Derek Jeter has never fared well in advanced defensive statistics, typically ranking somewhere between below average and awful. He also now has five Gold Glove awards and a legion of Yankees fans who’ll swear he’s a great defender, so clearly not everyone cares about defensive statistics.
And that’s fine, but the notion that Jeter, at age 36, was the best defensive shortstop in the American League this season is simply absurd, whether you love defensive statistics, hate defensive statistics, or merely prefer the Ultimate Warrior to Ultimate Zone Rating.
Derek Jeter is a lot of things, including one of the best players of this era and a deserving future Hall of Famer, but he’s not the best defensive shortstop in the American League. He just isn’t. This is as close to a fact as something relatively subjective can get.
As for who was the AL’s best defensive shortstop, Ultimate Zone Rating says Alexei Ramirez of the White Sox and The Fielding Bible electorate agreed. There’s also Cliff Pennington, J.J. Hardy, Cesar Izturis, Elvis Andrus, and … well, the list of shortstops who’re better than Jeter defensively is a long one. And yet Jeter now has more Gold Glove awards than every shortstop in the history of baseball save for Ozzie Smith, Omar Vizquel, Luis Aparicio, and Mark Bellanger. Seriously.
I stopped being shocked or even especially frustrated by the Gold Glove voting somewhere between Rafael Palmeiro winning the award at first base in 1999 despite playing a grand total of 28 games in the field and Jeter winning three in a row from 2004-2006. In fact, at this point I’m far more surprised about this year’s winners at the other eight positions being mostly deserving than I am about Jeter winning yet another completely undeserved award.
Last month, Mariners former director of high performance, Dr. Lorena Martin, was dismissed from the club after the first year of her three-year contract. She made serious allegations of racism and sexism against the Mariners in the days that followed, all of which have been the subject of multiple investigations by the team itself as well as Major League Baseball. On Friday evening, Ken Rosenthal of The Athletic published an email that had purportedly been sent to Mariners staff members by CEO John Stanton.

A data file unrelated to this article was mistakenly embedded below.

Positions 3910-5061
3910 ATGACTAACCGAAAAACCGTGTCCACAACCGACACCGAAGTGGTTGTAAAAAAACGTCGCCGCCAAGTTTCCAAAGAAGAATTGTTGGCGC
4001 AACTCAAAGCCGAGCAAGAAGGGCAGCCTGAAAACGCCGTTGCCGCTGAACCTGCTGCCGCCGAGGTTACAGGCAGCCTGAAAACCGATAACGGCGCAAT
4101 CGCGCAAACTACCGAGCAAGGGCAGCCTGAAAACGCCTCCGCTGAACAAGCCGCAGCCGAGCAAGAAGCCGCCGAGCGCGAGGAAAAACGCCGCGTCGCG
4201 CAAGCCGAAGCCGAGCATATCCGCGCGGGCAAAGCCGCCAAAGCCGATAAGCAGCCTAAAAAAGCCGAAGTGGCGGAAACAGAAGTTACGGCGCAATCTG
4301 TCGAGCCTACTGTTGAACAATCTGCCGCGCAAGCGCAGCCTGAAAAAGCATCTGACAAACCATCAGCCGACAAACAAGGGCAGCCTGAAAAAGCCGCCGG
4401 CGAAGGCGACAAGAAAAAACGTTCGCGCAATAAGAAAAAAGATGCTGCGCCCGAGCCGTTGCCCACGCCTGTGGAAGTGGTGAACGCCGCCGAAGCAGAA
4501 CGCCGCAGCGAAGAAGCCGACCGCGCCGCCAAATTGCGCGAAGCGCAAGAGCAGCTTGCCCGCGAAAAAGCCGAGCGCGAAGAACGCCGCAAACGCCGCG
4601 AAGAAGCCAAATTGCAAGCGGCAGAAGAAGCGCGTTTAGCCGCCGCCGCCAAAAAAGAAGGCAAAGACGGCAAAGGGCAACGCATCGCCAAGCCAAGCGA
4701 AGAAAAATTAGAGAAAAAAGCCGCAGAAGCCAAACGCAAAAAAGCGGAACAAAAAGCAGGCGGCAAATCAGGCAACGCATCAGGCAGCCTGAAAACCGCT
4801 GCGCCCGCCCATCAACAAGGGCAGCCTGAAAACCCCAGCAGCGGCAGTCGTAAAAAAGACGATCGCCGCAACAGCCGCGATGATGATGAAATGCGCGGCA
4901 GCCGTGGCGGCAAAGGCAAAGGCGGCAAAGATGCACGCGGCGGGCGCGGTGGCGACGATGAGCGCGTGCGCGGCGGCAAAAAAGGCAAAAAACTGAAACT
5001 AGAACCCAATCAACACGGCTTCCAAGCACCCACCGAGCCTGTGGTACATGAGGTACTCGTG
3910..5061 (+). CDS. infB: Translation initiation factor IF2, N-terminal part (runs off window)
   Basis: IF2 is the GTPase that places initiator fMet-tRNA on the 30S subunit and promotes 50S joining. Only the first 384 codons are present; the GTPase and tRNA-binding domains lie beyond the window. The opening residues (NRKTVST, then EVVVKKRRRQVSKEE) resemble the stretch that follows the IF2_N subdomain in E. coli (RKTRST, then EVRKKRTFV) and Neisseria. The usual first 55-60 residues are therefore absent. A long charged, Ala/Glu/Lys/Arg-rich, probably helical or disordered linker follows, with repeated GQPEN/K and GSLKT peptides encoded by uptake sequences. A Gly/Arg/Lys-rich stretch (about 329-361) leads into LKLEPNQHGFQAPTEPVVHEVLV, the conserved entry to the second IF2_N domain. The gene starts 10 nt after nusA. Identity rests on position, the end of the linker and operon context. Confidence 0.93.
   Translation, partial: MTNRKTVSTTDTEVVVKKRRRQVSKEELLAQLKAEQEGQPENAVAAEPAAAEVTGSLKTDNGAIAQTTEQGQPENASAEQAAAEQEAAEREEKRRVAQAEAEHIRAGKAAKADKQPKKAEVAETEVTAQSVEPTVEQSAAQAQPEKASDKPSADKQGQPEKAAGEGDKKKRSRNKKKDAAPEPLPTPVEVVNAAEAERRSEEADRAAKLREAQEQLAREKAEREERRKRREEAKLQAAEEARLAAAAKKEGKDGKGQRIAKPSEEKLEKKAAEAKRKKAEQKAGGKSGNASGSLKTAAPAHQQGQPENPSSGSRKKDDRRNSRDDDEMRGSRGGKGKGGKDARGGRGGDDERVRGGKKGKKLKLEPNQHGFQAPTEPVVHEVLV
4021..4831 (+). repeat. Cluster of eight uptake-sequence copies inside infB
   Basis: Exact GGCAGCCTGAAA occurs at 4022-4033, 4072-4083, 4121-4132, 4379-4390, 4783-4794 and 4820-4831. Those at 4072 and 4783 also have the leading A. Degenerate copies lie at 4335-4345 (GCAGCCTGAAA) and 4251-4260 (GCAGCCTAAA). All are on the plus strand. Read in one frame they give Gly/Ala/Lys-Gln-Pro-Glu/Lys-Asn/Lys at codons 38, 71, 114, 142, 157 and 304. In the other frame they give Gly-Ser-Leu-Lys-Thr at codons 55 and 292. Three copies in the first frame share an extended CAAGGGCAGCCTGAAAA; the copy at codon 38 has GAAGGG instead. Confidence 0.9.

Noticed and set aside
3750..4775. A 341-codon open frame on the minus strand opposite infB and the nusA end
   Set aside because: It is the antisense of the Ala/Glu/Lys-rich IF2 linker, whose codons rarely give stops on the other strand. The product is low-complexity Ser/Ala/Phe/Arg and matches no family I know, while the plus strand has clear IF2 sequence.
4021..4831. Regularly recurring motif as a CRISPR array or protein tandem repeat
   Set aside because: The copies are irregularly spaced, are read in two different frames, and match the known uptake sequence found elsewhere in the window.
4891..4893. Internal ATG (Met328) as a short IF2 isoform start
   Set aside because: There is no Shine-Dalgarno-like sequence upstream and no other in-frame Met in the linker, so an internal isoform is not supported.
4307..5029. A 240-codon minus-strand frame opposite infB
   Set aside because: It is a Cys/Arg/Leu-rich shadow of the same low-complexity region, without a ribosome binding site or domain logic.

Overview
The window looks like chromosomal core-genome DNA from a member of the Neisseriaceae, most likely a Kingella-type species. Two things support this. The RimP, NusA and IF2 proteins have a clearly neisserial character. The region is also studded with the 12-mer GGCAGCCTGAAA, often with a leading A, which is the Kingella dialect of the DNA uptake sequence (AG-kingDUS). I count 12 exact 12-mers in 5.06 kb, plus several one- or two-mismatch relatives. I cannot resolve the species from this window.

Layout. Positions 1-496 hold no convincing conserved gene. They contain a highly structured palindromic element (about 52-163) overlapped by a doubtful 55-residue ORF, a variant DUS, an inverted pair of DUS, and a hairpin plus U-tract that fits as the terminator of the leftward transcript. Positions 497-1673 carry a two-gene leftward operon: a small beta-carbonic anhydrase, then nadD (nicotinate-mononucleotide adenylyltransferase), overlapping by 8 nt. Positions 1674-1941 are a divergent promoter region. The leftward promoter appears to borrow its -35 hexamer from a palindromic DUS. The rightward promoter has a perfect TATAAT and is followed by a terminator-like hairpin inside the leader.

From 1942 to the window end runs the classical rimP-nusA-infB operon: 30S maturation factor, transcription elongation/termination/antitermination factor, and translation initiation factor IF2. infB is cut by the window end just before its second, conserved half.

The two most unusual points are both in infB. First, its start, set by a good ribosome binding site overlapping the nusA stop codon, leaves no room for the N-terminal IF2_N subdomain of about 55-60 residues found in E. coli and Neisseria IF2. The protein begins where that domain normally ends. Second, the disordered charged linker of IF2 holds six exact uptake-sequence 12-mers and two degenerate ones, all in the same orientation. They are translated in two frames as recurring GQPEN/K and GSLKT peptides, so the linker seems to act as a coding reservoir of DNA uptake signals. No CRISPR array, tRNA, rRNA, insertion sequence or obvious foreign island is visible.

The email itself was printed here in full (subscription required) and basically rehashes everything the Mariners said in an official statement on Monday: That the team continues to deny allegations of racist and sexist behavior by general manager Jerry Dipoto, manager Scott Servais, and farm director Andy McKay because they are “completely inconsistent with who they are and what the Seattle Mariners stand for.”
Stanton added that no one had stepped forward to corroborate Martin’s accusations so far, and also went out of his way to mention that he had never personally observed members of the Mariners personnel “making disparaging, racist or sexist comments” during two trips to the Dominican Republic. The email concluded with an invitation for other staff members to speak up if they had any differing experiences or concerns about the team.
According to multiple reports from the Seattle Times and Tacoma News Tribune, among other outlets, Martin has yet to reveal a number of incriminating emails she claimed to have in her possession, nor has any staff member publicly supported her previous statements on her wrongful termination or the toxic culture within the club. That doesn’t mean, however, that the allegations she made against the Mariners are false, just as Stanton’s claim that he never personally witnessed instances of racism and sexism within the organization doesn’t mean that racist and sexist statements and actions were never made. As Bill pointed out, Martin has likely burned all bridges within the organization and, more significantly, throughout the league as well. It stands to reason that others would feel hesitant to come forward in light of the harsh ramifications that typically await whistleblowers in this kind of situation.
We’ll update this story as it continues to develop.